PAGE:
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Iowa couple finds urn with daughter's ashes unharmed after flooding destroyed their home

Randy and Wanda Bliek left their Rock Valley, Iowa, home in the middle of the night with only the clothes on their back as floodwaters surged.
Iowa Flooding June 2024 Rock Valley
Posted at 11:30 AM, Jun 26, 2024

Randy and Wanda Bliek left their home of 39 years in Rock Valley, Iowa, with only the clothes on their back.

The couple said they woke up around 2 a.m. on Saturday to the sound of water lapping against their family room walls. When they rushed to their pickup truck and backed out of their driveway to escape, the truck began to float.

Water surrounded the truck, the pressure trapping them inside unable to open the doors. They escaped through the truck’s windows and waded in neck-high, surging water, searching for help.

Rock Valley, a city in Sioux County situated in Iowa’s northwestern corner, was one of the hardest hit by catastrophic flooding after torrential rains breached levees and crested the nearby Rock River.

“It’s gone. Everything,” said Wanda Bliek on Tuesday in a live phone interview with Scripps News. “It’s devastating.”

Hundreds of homes were destroyed, leaving thousands of residents trying to figure out where to go — and that’s just in Rock Valley.

From the northern Plains states to the Midwest, residents have endured days of record rainfall and the ensuing flooding. Bridges, dams and other infrastructure have been damaged, and many residents have been forced to evacuate.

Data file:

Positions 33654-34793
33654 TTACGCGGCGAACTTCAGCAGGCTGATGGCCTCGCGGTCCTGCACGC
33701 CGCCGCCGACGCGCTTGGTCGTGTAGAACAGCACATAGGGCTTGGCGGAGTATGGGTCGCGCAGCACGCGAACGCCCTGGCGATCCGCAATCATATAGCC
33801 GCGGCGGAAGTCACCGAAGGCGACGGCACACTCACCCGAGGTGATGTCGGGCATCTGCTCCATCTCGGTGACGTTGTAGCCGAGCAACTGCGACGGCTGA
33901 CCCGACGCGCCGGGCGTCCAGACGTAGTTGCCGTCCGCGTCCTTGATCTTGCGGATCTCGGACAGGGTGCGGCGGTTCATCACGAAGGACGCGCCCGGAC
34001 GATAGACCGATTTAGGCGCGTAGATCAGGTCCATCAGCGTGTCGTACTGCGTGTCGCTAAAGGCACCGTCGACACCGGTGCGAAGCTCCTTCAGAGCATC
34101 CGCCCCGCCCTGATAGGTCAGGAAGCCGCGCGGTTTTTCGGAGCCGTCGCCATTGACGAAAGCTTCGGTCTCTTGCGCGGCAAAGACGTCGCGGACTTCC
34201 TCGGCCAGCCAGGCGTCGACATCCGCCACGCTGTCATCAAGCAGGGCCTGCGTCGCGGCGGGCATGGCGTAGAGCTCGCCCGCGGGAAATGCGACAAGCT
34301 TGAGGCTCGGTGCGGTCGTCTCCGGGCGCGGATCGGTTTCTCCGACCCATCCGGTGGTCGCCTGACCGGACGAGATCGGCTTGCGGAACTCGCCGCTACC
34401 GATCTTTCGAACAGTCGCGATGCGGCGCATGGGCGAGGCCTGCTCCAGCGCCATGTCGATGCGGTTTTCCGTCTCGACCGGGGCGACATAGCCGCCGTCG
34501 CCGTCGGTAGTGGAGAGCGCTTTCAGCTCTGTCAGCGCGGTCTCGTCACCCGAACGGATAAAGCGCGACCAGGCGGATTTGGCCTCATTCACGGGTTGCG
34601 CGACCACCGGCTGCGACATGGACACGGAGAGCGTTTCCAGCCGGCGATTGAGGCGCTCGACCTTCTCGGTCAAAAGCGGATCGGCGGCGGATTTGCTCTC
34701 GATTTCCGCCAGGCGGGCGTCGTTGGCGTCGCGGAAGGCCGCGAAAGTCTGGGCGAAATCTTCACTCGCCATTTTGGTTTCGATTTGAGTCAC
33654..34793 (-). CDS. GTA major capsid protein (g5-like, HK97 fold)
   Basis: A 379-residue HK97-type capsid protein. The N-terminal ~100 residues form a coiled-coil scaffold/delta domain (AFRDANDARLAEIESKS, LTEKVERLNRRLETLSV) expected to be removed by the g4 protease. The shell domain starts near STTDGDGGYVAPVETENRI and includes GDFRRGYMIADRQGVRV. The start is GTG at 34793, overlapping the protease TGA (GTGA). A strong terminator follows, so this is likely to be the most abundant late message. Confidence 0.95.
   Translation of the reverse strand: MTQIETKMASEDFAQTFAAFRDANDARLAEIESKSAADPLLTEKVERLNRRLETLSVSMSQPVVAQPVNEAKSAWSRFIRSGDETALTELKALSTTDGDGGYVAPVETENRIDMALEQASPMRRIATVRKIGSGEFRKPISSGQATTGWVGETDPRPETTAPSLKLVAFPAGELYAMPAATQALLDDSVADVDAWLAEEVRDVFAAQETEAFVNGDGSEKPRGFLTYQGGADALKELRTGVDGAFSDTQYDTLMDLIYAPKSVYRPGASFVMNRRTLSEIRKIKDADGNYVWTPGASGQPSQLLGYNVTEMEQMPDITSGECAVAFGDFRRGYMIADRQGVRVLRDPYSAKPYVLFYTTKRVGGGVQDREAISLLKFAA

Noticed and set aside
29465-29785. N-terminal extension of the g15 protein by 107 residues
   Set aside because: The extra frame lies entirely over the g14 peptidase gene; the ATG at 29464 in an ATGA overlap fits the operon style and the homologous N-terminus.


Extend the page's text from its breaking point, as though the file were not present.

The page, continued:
President Joe Biden approved a major disaster declaration for Iowa’s affected areas on Monday, allowing federal aid to be granted.

The Blieks returned to their home days later to assess the damage. There was only thing one thing on their mind.

“It was really, really hard,” said Wanda. “When we left, we left our daughter on the mantle in her urn. The only thing I really cared about. But she was still there when we got back.”

The couple said they don’t plan to rebuild and have found refuge in an apartment.

Randy said the devastating flooding took them by surprise because officials said it wasn’t going to be that bad.

He’s not the only one who feels that way.

Further south in Sioux City, Iowa, officials responded to those complaints during a press conference.

Sioux City Fire Marshal Mark Aesoph said rivers crested higher than predicted, over 7 feet higher than the previous record, but even if they had known the severity, there was nothing they could do.

“We cannot extend the entire length of our levee,” Aesoph said. “It’s impossible.”

Wanda Bliek said when this type of devastating flooding happened in 2014, officials said it was a “100-year flood” and it wouldn’t happen again. But 10 years later — almost to the exact day — it did happen again.

“We’ve lived there 39 years and now we have nowhere to go,” said Wanda.